Given their impact on global health, much effort has been expended into elucidating the mechanisms utilized by viruses in order to elude the host immune system and development of prophylatic and ther-apeutic vaccines. Traditional vaccines are based on inactivated or attenuated pathogens. While they play an important role in the protection of infectious diseases, these vaccines have biohazard risk since they may infect the recipients. Compared to traditional vaccines design, epitope-based vaccines provide a safer approach as they consist of rationally designed protective epitopes, which are able to stimulate effective immune responses whilst avoiding potentially hazardous and undesirable side effects. Nevertheless, the identification and selection of suitable epitopes is a time-consuming and expensive work requiring careful experimental screening. Hence, there is a need for developing a quicker and cheaper strategy to address this bottleneck. One option is to use computational predictions and there are many bioinformatics tools available. Also, there are several public accessible epitope-associated databases, such as IEDB (The Immune Epitope Database and Analysis Resouces; http://www.immuneepitope.org) which are further sources of information. The IEDB database is a repository of curated empirical epitopes data, comprising both positive and negative subset, which can be used as a benchmark. Since these types of computational tools have been incorporated into the vaccine screening pipeline, epitope based vaccine design has become significantly more efficient. Even though the effectiveness of these prediction tools are limited by their accuracy, it is likely that, with the increasing amounts of experimental data such as genome sequences and protein structures, and the development of new and more advanced algorithms, more powerful and efficient virus epitope prediction tools will be available in the near future.

    • The underlying assumption in these methods is that some evolutionary relationship exists amongst groups of viruses and sequence analysis can discover conserved patterns within these groups. The manner in which these patterns are identified depends on the class of epitope and the particular software. Both T cells and B cells epitopes prediction are essential for epitope-based or epitope-driven vaccine design and a variety of prediction algorithms have been developed based on the antigen's primary amino acid sequence, 3D structure or other protein characteristics such as hydrophilicity, accessibility and flexibility. Several epitopes prediction softwares are currently available (Table 1).

      Table 1.  The list of currently available epitope prediction softwares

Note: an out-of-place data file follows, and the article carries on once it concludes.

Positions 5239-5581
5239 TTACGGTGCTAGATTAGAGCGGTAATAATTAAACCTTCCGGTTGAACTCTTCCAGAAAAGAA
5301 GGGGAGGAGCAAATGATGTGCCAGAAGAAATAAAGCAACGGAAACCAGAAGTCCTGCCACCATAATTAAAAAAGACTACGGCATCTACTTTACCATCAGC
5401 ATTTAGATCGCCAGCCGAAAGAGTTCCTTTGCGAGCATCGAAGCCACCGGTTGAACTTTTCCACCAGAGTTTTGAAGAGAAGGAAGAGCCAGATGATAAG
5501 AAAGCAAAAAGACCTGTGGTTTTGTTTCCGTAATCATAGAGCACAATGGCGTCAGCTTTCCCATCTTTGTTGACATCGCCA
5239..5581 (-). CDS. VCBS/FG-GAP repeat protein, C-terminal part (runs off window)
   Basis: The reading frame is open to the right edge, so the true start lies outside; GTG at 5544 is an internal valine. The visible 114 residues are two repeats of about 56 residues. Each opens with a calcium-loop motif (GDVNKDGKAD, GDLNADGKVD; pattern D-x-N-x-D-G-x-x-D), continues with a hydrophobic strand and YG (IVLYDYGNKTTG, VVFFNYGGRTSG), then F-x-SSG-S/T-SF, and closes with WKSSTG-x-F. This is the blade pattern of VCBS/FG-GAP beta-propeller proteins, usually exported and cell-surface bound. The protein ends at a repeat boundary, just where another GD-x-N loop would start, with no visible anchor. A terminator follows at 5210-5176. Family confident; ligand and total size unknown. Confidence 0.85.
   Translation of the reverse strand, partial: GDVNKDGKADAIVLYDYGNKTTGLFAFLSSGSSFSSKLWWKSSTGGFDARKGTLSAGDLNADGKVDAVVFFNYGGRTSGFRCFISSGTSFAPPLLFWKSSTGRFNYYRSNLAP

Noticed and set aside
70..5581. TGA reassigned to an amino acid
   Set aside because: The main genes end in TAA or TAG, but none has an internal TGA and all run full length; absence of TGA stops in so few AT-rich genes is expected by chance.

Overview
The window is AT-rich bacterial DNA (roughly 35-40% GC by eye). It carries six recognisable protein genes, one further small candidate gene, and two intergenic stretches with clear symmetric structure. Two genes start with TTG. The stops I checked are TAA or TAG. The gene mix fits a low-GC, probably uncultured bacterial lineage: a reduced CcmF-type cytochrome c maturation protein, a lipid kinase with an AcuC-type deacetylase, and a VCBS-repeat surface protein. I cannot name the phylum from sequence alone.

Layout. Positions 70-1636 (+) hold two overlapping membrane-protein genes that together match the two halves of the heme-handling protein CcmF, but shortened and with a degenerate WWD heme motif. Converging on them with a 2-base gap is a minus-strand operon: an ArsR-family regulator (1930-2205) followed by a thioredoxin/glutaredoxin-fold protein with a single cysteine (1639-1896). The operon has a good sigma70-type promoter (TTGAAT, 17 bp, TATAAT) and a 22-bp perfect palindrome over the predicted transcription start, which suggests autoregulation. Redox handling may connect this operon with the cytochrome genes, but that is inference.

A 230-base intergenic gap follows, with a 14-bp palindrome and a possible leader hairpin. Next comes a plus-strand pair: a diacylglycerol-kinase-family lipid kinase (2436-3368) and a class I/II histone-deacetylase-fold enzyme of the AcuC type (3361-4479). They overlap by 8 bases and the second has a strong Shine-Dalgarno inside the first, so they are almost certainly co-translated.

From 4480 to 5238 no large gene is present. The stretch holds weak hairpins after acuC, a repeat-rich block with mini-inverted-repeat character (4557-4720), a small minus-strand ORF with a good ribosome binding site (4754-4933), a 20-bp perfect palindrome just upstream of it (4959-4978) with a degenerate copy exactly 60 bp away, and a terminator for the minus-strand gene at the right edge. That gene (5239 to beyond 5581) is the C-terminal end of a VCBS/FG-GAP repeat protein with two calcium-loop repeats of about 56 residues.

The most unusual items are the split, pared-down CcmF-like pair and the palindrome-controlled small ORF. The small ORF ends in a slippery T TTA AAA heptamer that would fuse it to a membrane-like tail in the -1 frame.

The tools listed above performed differently in terms of accuracy, specificity and sensitivity. The predictive results comprise true positive (TP), false positive (FP), true negative (TN) and false negative (FN). Generally, the accuracy which measures the ratio of correct predictions comprising true positive and true negative by (TP+TN)/(TP+FP+TN+FN), is the major criterion for assessing the quality of a predictive model. A predictive model with higher accuracy is often better than the lower one. Also, the sensitivity which measures the ratio of true positive by TP/(TP+FN), the specificity which measures the ratio of true negative by TN/(TN+FP) are important criterions. The accuracy is increased by increasing simultaneously both sensitivity and specificity, or by increasing either. Theoretically, an optimal prediction can reach 100% sensitivity and 100% specificity, which means the 100% accuracy; while in practice, it is impossible to achieve such a perfect prediction, there is usually a trade-off between the measures. Usually, the machine-learning based algorithms perform better than the motif-based algorithms in T cell epitopes prediction and linear B cell epitopes prediction with a higher accuracy. For example, SVMHC is more accurate than SYFPEITH (T cell epitopes prediction); while ABCpred has a significant increase in accuracy compared to Bcepred (linear B cell epitopes prediction). The conformational B cell epitopes prediction algorithms are based on 3D structure, and they have different performance. For instance, CEP predict more accurate than Discotope. However, there are no perfect algorithms, every tools has its strengths and weaknesses. In general, in practice several tools should be combined for epitopes prediction.

    • Given the different properties of the epitopes, prediction tools are generally MHCⅠ or MHCⅡ specific, although some software predicts both. The first prediction tools were motif-based algorithms, which predicted T cell epitopes by searching experimentally verified MHC binding motif sequences identified from affinity data. Several tools come under this classification, such as SYFPEITHI[17], ProPred[20]. Nevertheless, one of the drawbacks of these motif-based methods is that novel motifs are not recognized and so large numbers of false positive and false negatives can be generated. More recently, more sophisticated methods using, various machine learning based algorithms have been developed based on support vector machines (SVM)[6, 7], hidden Markov models (HMM)[16]and artificial neural networks (ANN)[3]Compared with motif-based algorithm, these machine learning algorithms are more accurate and efficient, especially when they were used in complicated pattern recognition.

      SVM and ANN based algorithms work by using a positive set of experimentally verified epitope sequences and a second set of negative sequences to train the system to classify query sequences as belonging to one of these two classes. These is achieved by defining a set of N descriptive features for these sequences (such as nucleotide or dinucleotide sequence composition) then training the system against these positive and negative datasets. For a model defined by two features, this would involve trying to find a line that divides the two datasets in a two dimensional plot. More generally, this extends to attempting to find the N-1 dimensional hyperplane that distinguishes the two sets in the N dimensions of the feature space. The reliability of the trained model is investigated by cross validation, a process in which the training is subdivided into smaller sets and the system is retrained. Finally, the accuracy of the model is tested with the training dataset.